Bad patents -- or bad journalism?




On the final lap ...
This Kat regrets his recent absence, but he is into the final lap of a book publishing project that has been more or less all-consuming during the last several weeks. Moving from one such publishing environment to another is a daunting challenge. "Enough of your excuses", says Mrs Kat. "Just get on with it." She is right.

Against that backdrop, my attention was drawn to a leader article that appeared in the 20 August issue of The Economist. Entitled "Patent Medicine" here, the piece is one of a continuing number of articles that appeared in the magazine critical of the state of the patent system. Just so readers know where I stand: while I am one of these who devour every word of every issue of the magazine, my feeling about their coverage of IP issues can only be described as one of tough love. I frequently find their treatment of IP issues unsatisfying, usually because they seek to overstretch their reach on the IP topic of interest and the discussion tends to jump around from point to point. Unfortunately, their most current attack on the patent system is another example.

The article goes like this:
1. Google has announced its bid for the Motorola Mobility mobile phone business and its 17,000 patents plus 7,500 plus pending patent applications. Google currently has round 2,000 patents. Google was clearly desperate to win Motorola's porfolio", having lost out in the recent auction for the Nortel patent portfolio.

2. Patents are good in principle, because they encourage innovation and discloure in exchange for a monopoly of limted duration. "In recent years, however, the patent system has been stifling rather than encouraging [innovation]."

3. Proof for this can be found in the fact that, according to an unnamed 2008 study, the total profits from patents of American public companies (excluding pharmaceutical companies) in 1999(!) were about $4 billion dollars, while costs associated with patent litigation were about $14 billion dollars. "Such costs are behind the Motorola bid"; it wants the patent portfolio to strengthen its legal hand in the various lawsuits in which it finds itself in connection with smart phones.
What then follows is quintessential Economist-speak; first the problems with the American patent system and then the solutions (all in three paragraphs).

The Problems

1. Prizing the number of patents rather than their quality.
2. The granting of dubious patents, especially in the areas of software and business methods.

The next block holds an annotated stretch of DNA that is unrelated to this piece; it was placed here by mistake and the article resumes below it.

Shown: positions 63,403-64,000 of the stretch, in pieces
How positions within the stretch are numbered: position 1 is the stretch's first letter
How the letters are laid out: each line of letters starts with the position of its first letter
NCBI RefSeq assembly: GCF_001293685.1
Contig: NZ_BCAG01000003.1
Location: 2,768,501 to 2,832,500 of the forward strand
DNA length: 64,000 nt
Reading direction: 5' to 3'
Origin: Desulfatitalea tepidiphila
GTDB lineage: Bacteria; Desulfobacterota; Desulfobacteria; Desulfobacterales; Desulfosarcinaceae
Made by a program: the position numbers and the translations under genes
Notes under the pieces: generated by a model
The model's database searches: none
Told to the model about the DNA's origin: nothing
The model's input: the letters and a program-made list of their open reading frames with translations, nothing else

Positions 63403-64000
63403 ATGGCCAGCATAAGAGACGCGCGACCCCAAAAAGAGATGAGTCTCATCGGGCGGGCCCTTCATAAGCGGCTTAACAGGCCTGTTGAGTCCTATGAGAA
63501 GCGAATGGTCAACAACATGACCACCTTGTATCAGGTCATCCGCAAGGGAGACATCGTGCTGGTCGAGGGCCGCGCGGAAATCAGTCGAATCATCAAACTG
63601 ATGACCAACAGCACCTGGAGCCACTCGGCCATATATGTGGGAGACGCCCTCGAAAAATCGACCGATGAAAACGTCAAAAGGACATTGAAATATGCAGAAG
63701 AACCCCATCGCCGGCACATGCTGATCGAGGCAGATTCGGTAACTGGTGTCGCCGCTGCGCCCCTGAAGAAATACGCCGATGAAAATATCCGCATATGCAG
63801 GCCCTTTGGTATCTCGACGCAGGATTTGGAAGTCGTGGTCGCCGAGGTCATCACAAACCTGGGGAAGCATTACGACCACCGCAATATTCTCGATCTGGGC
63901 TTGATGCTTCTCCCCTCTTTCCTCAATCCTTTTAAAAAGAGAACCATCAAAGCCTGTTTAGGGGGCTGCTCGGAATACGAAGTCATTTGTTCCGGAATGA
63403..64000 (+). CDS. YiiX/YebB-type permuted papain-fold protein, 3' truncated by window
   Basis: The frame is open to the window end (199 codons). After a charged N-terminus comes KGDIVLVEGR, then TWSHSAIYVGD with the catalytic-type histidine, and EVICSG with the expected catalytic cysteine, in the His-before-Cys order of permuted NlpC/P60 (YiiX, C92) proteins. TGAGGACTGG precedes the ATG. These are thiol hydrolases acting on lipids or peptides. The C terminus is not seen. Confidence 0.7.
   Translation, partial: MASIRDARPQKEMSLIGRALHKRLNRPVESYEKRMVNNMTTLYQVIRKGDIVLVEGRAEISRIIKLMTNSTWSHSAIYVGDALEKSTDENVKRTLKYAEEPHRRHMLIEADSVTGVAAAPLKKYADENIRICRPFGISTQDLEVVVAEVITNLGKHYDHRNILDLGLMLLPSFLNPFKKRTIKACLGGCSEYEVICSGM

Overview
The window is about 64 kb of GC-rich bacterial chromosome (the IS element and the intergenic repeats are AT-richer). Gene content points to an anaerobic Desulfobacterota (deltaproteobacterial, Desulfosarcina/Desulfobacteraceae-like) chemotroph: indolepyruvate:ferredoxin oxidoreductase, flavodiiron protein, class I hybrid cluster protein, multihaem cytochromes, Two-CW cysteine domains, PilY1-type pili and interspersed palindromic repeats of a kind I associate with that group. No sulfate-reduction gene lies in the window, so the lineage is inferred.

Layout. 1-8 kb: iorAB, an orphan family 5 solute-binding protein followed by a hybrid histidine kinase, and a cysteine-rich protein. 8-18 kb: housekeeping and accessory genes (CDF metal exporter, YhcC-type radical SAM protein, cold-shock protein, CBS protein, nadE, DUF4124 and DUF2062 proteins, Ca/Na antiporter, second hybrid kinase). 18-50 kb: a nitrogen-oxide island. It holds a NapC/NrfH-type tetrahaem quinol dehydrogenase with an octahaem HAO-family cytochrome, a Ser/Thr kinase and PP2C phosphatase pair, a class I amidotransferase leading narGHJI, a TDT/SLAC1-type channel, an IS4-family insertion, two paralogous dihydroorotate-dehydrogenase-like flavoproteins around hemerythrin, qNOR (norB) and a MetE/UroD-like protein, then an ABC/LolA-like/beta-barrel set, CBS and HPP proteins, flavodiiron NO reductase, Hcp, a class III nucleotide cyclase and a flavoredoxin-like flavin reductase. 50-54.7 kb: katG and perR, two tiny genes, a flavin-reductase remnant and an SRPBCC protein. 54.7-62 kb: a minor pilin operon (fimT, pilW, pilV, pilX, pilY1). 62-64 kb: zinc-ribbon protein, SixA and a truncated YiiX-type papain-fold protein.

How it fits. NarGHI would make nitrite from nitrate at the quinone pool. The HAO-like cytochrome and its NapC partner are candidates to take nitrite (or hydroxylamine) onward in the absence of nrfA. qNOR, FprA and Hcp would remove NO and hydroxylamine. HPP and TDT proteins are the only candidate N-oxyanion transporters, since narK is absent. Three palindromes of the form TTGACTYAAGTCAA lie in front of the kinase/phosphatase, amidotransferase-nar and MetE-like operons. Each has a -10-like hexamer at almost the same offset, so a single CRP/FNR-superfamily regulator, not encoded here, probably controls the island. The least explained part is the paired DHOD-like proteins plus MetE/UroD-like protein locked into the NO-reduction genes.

3. The increasing menace of patent trolls.

The Solution
1. Variable periods of patent protection based on the industry involved, depending upon whether innovation is fast and relatively cheap (e.g. computing) or slower and more costly (e.g., pharmaceuticals). "[S]uch distinctions are made in other areas of intellectual property law", it is noted without further elaboration (and this Kat fails to come up with any examples except for some shortened periods of protection for certain kinds of copyright-protected works).

2. Raise the bar for registration of software and and business method patents,what the article calls "dubious patents" and make "re-evaluating bad patents ... more open and efficient."

3. Increase the requirements for disclosure of the ownership of patent porfolios and establish specialized courts to hear patent disputes (East Texas Federal District Court, are you listening?).
What do make of this? Passing on the reference to the unnamed 2008 report based on results for 1999, and without knowing what is meant by "profits from patents" or "associated litigation costs", this Kat would note the following:
1. Regarding the three cited problems, it is possible to recategorize them as the problems of: (i) the standard for registration; (ii) patentable subject-matter; and (iii) enforcement. If so, neither software and business method patents, nor patent trolls, strike me as being the central reasons why the patent system is allegedly now "stifling innovation rather than encouraging it."

2. Point no. (i) seems more relevant, although there have significant efforts over the last several years to raise the bar on patentability.

3. In summary, it does not seem that the article has made out the case for these three problems to be the key roadblocks to a patent system in support of innovation and development. Indeed, even if you are one who believes that aggregate innovation has declined over the last decade (this claim has been made by various luminaries), it may be the case that this decline is due to factors other than the patent system. If so, the patent system may be the result of this decline rather than a major driver.

4. Whatever you think about these three problems and the relevant weight each should be given in accounting for the alleged current mess in the American patent system and the decline in innovation, it seems questionable that the three solutions offered provide the necesssary fix.

5. Thus, it is not clear how setting different time periods for registation for different industries necessarily solves the problem of "low-quality patents". At most, it merely might provide that at least some of these "low quality patents" might not bet around for the current 20-year period.

6. Depending upon how one feels about software patents and business method patents, "raising the bar" might provide some improvement to the system, but only at the margin. Similarly, improving the "re-evaluation" of "bad patents" is a poor and inefficient second alternative to avoiding such "bad patents" in the first place.

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